Philadelphia becomes one of the first cities to reintroduce Lyft ridesharing options
Lyft recently announced a revamped return of carpooling options, which had been put on pause since the start of the pandemic. It will debut in Philly today, July 19.
Starting today, July 19, Philadelphia Lyft riders can return to looking for ridesharing options, but with revamped regulations.
Philadelphia is one of the first cities in the U.S. to bring back those options, which had been paused since the start of the COVID-19 pandemic last March.
The revamped ridesharing options will follow COVID-related public health and safety protocols.
The main precautions in place are: Lyft riders can only book a single seat, without guests; a two-passenger maximum; the front passenger seat and middle back seats must be unoccupied; masks will be required for all riders and drivers; no eating or drinking will be allowed; and the ability to cancel the trip without penalty due to noncompliance will be afforded to both the passengers or driver.
Riders will have three shared riding options determined by wait time: 15-30 minutes, 5-15 minutes and under 10 minutes. The longer the wait time, the more discounted the ride will be.
"As the country reopens, we want our most affordable ride option to be available to our riders," John Zimmer, Lyft president and co-founder, said in a statement.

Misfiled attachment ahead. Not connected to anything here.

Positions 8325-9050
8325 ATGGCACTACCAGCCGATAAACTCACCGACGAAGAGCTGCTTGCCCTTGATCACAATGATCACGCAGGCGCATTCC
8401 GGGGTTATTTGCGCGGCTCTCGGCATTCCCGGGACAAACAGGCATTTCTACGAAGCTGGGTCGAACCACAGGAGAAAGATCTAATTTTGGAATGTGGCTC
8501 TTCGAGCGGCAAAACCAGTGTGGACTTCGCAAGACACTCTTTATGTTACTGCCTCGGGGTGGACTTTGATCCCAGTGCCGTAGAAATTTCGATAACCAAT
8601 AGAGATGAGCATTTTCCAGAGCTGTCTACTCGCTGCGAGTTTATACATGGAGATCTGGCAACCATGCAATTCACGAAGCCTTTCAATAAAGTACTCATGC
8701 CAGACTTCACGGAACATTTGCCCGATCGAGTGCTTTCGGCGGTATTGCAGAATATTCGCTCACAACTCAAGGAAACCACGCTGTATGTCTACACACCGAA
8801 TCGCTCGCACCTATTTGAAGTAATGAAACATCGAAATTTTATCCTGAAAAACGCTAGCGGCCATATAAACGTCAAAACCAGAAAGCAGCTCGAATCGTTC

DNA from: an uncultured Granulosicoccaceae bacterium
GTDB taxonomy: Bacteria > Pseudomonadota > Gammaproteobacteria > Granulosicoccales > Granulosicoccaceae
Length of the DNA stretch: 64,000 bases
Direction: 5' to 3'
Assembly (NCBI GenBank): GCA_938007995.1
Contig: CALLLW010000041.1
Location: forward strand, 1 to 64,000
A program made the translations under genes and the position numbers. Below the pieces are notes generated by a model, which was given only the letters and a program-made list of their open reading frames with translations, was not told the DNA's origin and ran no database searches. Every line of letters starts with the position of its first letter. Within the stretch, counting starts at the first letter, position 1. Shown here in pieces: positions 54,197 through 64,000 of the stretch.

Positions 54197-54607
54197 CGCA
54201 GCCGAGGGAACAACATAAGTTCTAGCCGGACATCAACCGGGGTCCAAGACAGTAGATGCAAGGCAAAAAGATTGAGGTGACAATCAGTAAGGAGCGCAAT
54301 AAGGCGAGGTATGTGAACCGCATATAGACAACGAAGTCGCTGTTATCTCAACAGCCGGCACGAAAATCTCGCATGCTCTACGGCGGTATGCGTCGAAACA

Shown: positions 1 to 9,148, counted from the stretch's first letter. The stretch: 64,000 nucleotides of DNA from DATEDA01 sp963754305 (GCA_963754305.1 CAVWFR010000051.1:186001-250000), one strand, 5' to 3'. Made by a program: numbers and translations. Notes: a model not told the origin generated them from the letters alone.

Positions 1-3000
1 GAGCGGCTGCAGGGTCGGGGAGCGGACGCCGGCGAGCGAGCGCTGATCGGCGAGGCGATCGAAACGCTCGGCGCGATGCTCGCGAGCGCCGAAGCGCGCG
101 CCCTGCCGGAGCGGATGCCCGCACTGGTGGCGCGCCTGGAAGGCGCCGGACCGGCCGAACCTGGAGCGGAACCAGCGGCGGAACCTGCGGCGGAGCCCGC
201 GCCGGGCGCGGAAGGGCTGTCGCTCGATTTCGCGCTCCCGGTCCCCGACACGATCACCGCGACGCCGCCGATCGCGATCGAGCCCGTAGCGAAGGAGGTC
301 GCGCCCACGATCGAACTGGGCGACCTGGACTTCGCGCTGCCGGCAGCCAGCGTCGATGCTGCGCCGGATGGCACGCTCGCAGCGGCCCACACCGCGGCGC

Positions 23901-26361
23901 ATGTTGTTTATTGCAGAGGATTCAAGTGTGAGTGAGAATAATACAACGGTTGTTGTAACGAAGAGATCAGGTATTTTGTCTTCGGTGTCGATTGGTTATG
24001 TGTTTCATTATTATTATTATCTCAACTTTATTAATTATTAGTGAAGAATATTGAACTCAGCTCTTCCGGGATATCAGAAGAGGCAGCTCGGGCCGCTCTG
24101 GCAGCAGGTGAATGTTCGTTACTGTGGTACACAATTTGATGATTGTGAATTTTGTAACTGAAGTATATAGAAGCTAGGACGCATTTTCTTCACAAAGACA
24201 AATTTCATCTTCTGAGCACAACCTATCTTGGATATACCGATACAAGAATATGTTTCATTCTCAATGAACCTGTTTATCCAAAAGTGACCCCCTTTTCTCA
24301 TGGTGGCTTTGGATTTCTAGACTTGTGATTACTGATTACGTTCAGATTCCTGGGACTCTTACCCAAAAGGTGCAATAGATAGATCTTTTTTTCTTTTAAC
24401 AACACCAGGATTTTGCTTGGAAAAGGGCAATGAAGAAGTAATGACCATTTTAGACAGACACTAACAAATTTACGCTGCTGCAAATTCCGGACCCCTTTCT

Lyft saw significant decreases in revenue and a reduction in riders overall, coinciding with a decline in travel during the pandemic.
In 2020, Lyft generated $2.3 billion in revenue, which was a 36% decrease from 2019. In the final quarter of 2020, when more businesses and establishments across the country began to re-open and more restrictions were relaxed, about 12.5 million people rode Lyft, which is a 45% decrease from the final quarter of 2019.
As vaccines began to roll out in 2021 and the demand for Lyft services increased, so did costs, as the demand for services started to outweigh the number of available drivers.
A number of Lyft drivers stopped driving as a result of the pandemic, according to Business Insider, while other drivers held out for better pay and working conditions.
In addition to Philadelphia, Chicago and Denver will also begin to resume its ridesharing options.
According to Lyft, those three markets were determined by rider demand and driver supply. More cities are expected to bring back its Lyft ridesharing options in the months ahead.
This article is part of Broke in Philly, a collaborative reporting project among more than 20 news organizations focused on economic mobility in Philadelphia. Read all of our reporting at brokeinphilly.org.